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Getting Out For A Walk In The Woods? Social Distancing Still Applies

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Mary Scott Hodgin, WBHM

Red Mountain Park has seen a recent increase in weekly visitors.

It’s a little before noon on Tuesday and dozens of people are out walking at Red Mountain Park. Victoria Laviolette and her two kids just finished up a millipede scavenger hunt.

“We found 29 while we were walking,” Laviolette says.

She says they’re being cautious of other people and came prepared with hand sanitizer. But Laviolette says there’s a lot of space at Red Mountain to spread out.

“There’s enough trails and they’re wide enough that you’re not getting close to anybody,” she says, “and you’re not touching a bunch of stuff.”

Further along the same trail, Amy Swaby says she normally goes for a walk at night or on the weekends, but recently, she’s getting outside whenever she can.

“I guess I started a little to panic for being at home for so long,” Swaby says, “so I just wanted to get some fresh air.”

Safety First

At parks around Birmingham, officials say the weekday crowds are starting to look more like the weekends. With more people at home and gyms closed, green spaces offer a much-needed place to move around and exercise.

At Oak Mountain State Park, Superintendent Kelly Ezell says they can handle the added demand, even with concerns about the spread of COVID-19.

“We have 10,000 acres here so you may or may not see anyone else while you’re on the trail,” Ezell says. “But if you do, we do have some things that you could do to help keep that social distancing in place.”

She says they recommend people avoid more crowded areas of the park and give extra space for others to pass on the trail. But those suggestions can be a challenge at smaller parks like Ruffner Mountain.

Carlee Sanford, Ruffner Mountain

Cars line 81st Street, overflowing from the parking lot at Ruffner Mountain.

“Our trails are narrow,” says Executive Director Carlee Sanford. “And when you have narrow trails and you have big groups, it’s really hard to stay a full six feet away with that much traffic.”

On Saturday, Sanford says, there were so many people at Ruffner that cars overflowed into the adjacent neighborhood.

She says the bigger crowds are a concern, not only because they increase the risk of viral spread, but because they also create more opportunities for someone to get injured on a trail. Plus, Sanford says, Ruffner Mountain’s staff of seven people is having trouble keeping up and taking care of the preserve.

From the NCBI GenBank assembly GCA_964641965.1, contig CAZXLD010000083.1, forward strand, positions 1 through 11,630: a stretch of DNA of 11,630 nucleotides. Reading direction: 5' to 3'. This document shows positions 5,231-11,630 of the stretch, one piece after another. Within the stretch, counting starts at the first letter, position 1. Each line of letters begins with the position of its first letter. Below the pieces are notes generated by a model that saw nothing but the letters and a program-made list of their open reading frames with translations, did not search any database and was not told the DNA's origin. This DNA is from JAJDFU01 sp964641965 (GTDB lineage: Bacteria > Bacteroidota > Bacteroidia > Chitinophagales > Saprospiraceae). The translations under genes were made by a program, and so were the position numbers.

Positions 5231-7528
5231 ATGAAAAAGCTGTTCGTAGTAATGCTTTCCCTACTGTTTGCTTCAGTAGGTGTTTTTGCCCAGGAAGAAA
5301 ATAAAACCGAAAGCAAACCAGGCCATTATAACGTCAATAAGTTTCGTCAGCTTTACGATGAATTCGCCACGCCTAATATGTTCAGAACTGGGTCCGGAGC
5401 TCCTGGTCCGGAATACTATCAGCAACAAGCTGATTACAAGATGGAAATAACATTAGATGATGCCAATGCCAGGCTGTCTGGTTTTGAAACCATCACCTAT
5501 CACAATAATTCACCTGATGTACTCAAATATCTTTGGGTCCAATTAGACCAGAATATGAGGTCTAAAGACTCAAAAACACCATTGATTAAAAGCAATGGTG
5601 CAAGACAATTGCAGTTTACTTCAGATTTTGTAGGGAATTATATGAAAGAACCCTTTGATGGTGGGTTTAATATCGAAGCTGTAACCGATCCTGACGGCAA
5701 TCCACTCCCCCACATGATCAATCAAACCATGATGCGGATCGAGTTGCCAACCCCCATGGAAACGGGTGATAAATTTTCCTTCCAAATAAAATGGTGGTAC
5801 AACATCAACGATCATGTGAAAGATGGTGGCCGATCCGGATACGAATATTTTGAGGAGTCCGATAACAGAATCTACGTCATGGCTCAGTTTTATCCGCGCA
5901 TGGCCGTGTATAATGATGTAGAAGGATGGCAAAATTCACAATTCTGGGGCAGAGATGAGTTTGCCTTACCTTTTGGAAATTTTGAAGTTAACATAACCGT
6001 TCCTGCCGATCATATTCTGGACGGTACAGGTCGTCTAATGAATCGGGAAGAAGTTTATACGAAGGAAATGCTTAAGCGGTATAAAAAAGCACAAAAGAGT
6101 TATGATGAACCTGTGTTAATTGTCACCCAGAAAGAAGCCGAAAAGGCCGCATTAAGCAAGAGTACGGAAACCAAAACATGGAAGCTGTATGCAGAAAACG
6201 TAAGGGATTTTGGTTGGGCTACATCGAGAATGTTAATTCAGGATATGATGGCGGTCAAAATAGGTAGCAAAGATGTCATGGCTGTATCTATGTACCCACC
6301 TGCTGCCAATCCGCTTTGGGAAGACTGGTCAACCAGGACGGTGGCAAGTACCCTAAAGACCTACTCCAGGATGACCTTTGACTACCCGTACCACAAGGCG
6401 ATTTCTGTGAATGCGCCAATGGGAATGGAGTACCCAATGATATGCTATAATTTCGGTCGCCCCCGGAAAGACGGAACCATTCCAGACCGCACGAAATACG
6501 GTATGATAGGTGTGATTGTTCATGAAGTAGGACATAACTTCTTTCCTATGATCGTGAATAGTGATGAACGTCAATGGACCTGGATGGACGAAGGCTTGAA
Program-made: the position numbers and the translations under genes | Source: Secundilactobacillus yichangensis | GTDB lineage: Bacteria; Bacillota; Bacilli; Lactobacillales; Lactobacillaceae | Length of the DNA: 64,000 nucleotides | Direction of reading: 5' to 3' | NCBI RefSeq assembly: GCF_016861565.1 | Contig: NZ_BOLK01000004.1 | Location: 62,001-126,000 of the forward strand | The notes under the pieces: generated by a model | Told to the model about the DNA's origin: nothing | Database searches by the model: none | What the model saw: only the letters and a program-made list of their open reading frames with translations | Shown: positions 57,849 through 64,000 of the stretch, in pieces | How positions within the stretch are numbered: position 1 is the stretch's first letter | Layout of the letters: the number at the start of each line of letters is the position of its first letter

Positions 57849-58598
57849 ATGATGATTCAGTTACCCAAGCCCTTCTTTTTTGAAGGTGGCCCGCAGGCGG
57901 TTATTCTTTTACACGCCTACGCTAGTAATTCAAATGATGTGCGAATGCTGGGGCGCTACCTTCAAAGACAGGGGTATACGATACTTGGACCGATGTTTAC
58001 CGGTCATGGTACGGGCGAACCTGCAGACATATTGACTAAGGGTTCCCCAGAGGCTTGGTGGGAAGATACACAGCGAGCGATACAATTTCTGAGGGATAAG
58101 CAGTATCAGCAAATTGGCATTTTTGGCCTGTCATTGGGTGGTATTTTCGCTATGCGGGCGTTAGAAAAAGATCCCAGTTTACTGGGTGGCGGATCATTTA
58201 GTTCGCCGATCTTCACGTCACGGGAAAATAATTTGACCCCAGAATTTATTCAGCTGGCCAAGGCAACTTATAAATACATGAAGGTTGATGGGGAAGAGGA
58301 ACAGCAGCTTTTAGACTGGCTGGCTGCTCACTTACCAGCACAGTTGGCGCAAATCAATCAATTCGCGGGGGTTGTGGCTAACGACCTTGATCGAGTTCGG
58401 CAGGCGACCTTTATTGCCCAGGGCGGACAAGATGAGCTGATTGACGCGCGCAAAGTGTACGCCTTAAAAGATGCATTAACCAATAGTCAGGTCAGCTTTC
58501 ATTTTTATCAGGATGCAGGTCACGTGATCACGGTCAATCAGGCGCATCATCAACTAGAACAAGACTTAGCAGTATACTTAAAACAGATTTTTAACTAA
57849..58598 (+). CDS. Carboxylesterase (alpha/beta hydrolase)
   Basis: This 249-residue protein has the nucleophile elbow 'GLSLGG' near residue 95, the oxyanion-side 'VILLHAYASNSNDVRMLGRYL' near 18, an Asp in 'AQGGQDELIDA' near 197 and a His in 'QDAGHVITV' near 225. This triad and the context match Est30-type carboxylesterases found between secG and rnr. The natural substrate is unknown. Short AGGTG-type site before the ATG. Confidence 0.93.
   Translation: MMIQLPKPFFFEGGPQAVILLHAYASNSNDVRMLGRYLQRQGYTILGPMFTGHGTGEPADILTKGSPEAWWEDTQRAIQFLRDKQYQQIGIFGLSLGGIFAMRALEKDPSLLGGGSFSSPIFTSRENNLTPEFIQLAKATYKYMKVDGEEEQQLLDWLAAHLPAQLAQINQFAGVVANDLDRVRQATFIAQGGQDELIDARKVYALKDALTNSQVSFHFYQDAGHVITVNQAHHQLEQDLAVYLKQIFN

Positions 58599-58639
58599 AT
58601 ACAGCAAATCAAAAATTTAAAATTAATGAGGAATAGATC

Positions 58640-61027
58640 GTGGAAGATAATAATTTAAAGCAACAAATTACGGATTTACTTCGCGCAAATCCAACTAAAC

To help lessen the pressure, Ruffner is implementing new rules and temporarily closing its nature center. It is also restricting hours for trail-use and limiting park access to only city of Birmingham residents, Ruffner Mountain members and employees of business members.

“We’re trying to navigate to the best of our ability to keep this accessible without having to close to everyone,” Sanford says.

Avoid the Beaten Path

Across the country, many state and national parks have recently closed in response to COVID-19, including the Great Smoky Mountains National Park, which closed all of its trails on Tuesday.

The USDA Forest Service announced Thursday the temporary suspension of public access to sites throughout Alabama’s National Forests.

Governor Kay Ivey says for now, there are no plans to close Alabama’s 21 state parks.

Some cities, like Homewood, have closed their local parks, though officials with the Jefferson County Department of Health say they have not ordered local parks to close.

Gigi Douban, WBHM

A sign at the entrance of Homewood Central Park warns that the park is closed.

At Red Mountain, which is run by a public-private partnership, Executive Director T.C. McLemore says they will keep the park open as long as possible. He says they have not reached maximum capacity yet, but it helps if people try to discover areas off the beaten path.

“I really would encourage people to find a trail near them,” McLemore says. “It is a good opportunity to find a trail that you might otherwise not hike.”

McLemore and all park officials say their goal is to give people the space to get outside and experience the restorative benefits of nature. They say that is even more important now, as many people struggle to stay healthy and sane indoors.

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